Yellow Rice

2 cups long grain white rice
3 cups water
1 teaspoon salt
3 teaspoons ground turmeric
1 teaspoon ground cinnamon
1 cup black raisins
1 tablespoon butter

In a saucepan, combine the rice, salt, turmeric, cinnamon, raisins, butter and water. Cover and bring to a boil. When it comes to a boil, reduce the heat to low, cover and let it simmer until all the water has been absorbed. Remove from the heat and let it sit for another 10 minutes to finish absorbing all the water. Fluff with a fork and serve.

Alternatively, throw all the ingredients in a rice cooker, turn it on and walk away. Too easy.


13 Responses to “Meal to Share: South African”

  1. penny aka jeroxie
    March 31st, 2011 @ 11:07 am

    I love this dish as well. I made it awhile ago for a dinner party and it was a hit! Might have to do it again soon. So simple but the flavour is amazing.
    penny aka jeroxie recently posted..Round up – International Incident Nostalgia Party


    Agnes Reply:

    It really is – I love it as well. Can’t believe I hadn’t tried to make it at home before. It’s so good!


  2. Kayla @ Fitter Than Choc
    March 31st, 2011 @ 1:37 pm

    This is really interesting. I don’t know much about South African dishes, and have not heard of any of the three dishes that you gals have made. Thanks for educating me :) I might try to adapt this and make it dairy free:)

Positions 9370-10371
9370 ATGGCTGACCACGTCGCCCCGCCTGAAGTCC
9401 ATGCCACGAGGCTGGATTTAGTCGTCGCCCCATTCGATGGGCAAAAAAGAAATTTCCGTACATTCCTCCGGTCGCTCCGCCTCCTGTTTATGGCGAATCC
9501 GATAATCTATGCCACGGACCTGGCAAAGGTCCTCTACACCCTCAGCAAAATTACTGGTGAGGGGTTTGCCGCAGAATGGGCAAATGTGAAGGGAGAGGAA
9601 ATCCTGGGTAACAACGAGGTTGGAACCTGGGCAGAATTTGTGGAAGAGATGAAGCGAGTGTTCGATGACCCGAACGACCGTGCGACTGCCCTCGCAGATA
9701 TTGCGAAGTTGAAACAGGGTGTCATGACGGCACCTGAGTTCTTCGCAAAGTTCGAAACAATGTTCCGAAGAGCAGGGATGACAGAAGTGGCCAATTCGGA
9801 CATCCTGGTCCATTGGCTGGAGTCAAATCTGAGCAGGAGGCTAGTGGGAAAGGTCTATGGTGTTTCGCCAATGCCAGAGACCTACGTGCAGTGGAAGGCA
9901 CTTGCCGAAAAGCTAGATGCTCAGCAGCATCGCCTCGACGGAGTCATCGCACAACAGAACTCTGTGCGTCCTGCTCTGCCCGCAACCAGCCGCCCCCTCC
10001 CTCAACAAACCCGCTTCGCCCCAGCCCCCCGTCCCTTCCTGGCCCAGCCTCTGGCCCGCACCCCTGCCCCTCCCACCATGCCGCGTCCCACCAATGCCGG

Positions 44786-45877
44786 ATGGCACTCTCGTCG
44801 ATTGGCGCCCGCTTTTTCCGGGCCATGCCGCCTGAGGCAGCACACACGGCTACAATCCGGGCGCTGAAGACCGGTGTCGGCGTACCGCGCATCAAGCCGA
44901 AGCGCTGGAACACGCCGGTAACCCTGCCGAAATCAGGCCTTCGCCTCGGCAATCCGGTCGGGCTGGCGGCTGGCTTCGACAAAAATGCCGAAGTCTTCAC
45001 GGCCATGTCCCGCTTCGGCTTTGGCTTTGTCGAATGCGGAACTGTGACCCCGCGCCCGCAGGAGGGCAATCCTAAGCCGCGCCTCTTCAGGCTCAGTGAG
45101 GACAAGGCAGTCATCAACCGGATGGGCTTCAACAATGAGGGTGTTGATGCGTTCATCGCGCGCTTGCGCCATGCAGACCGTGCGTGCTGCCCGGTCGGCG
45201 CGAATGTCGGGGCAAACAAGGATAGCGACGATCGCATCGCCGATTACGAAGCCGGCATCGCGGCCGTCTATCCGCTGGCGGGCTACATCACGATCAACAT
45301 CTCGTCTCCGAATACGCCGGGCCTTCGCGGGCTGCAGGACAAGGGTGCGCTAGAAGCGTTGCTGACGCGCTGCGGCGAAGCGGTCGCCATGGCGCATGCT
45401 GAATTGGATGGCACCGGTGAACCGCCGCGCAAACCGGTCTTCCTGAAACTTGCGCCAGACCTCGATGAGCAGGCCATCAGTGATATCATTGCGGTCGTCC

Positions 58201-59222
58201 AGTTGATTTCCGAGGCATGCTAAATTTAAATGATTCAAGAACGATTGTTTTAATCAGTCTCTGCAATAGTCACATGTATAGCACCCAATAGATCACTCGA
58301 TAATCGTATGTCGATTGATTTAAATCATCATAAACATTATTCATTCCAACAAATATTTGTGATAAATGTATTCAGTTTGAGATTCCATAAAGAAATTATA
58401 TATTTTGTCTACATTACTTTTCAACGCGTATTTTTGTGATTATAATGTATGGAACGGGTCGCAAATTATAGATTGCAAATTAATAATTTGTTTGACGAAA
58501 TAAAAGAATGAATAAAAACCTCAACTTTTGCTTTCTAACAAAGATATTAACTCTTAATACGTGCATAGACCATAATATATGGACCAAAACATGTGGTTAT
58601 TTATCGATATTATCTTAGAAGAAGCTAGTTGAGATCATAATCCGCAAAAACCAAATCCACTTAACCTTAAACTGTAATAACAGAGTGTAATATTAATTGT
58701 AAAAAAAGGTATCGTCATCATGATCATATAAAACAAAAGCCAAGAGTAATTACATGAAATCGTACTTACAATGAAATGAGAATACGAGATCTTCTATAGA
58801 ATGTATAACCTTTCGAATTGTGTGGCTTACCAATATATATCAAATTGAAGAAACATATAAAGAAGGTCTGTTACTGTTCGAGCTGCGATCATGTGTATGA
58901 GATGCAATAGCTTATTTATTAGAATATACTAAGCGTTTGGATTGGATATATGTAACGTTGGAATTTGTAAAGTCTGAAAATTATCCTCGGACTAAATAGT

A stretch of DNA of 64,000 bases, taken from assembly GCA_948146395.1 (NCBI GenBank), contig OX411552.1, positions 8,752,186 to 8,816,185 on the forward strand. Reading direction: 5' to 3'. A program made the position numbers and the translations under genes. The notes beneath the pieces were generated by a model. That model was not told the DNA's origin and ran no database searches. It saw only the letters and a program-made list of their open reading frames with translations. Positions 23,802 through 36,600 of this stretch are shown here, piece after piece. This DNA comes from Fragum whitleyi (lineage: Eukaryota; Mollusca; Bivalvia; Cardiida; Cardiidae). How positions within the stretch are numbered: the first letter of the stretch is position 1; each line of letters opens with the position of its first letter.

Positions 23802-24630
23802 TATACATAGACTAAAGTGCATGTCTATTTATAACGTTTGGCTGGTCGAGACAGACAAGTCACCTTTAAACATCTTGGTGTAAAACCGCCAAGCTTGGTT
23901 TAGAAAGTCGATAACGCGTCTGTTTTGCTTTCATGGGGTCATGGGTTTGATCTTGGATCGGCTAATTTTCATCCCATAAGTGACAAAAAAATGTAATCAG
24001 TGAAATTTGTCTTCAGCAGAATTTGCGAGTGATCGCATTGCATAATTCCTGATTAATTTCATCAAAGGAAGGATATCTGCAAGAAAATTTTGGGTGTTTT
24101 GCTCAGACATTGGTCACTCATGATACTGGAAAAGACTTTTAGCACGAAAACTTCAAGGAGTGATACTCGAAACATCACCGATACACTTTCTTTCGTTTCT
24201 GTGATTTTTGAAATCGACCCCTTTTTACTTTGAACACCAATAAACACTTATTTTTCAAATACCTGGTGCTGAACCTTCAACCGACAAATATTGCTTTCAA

Kayla @ Fitter Than Choc recently posted..Broiled Cinnamon-Maple Grapefruit


    Agnes Reply:

    Oh yeah, you totally could make it diary free :) It’s a great dish and really worth making!


  3. Lisa
    March 31st, 2011 @ 6:10 pm

    Bro-in-law Ryan makes a fantastic bobotie from the curry recipe book Lin gave him a couple of Christmases ago. It’s one of the flat favourites. I will have to tell him about the yellow rice, though. Yours (both bobotie and rice) looks delicious!


    Agnes Reply:

    Oh yes, get Ryan to make the yellow rice! Not surprised that bobotie is a flat favourite – so tasty!


  4. Conor @ Hold the Beef
    March 31st, 2011 @ 7:25 pm

    Yeah, suck it up, raisin haters!

    I have seen this dish once before, at the Uni Club at my uni when they were having a South African celebration week for some reason. I thought it looked like quite an unappetising dish but now I realise that is just because they made it that way. I should have known. Yours rocks.
    Conor @ Hold the Beef recently posted..Prawnfinger


    Agnes Reply:

    Well it does kinda look unappetising. And it sounds like it should be awful! Happily appearances are deceiving :)


  5. Hannah
    April 1st, 2011 @ 2:08 pm

    Whenever I’ve seen recipes for this dish, my mind has always twanged with “meaty fruity custard whaaaat?!” You actually make it look purdy though :)

    Also, on the topic of travel photos and perusing and desperate desires to travel… let’s go somewhere together! Now! Iceland! Spain! Anywhere! BFF trip!
    Hannah recently posted..Deep Breath Now- Explaining My Recent Life Change


    Agnes Reply:

    It’s good BFF! It sounds like it should be a freaky hot mess, but it’s so, so yummy.

    Okay – let’s go! But hey, didn’t you just start full time work? ;)


  6. Susan
    April 13th, 2011 @ 10:10 am

    This looks great. I am normally not a fan of fruit in savoury dishes, except for raisins. So I think I would definitely love this!
    Susan recently posted..Claypot Chicken Rice


  7. Kristen
    April 27th, 2011 @ 5:11 am

    I cannot wait to make this! I’ve bookmarked it for later (probably next week :). My husband and I love new ethnic dishes and I don’t think I ever tried a South African one! Thanks again!
    Kristen recently posted..Black Bottom Cupcakes


    Agnes Reply:

    Hope you enjoy it! :) It’s totally delicious.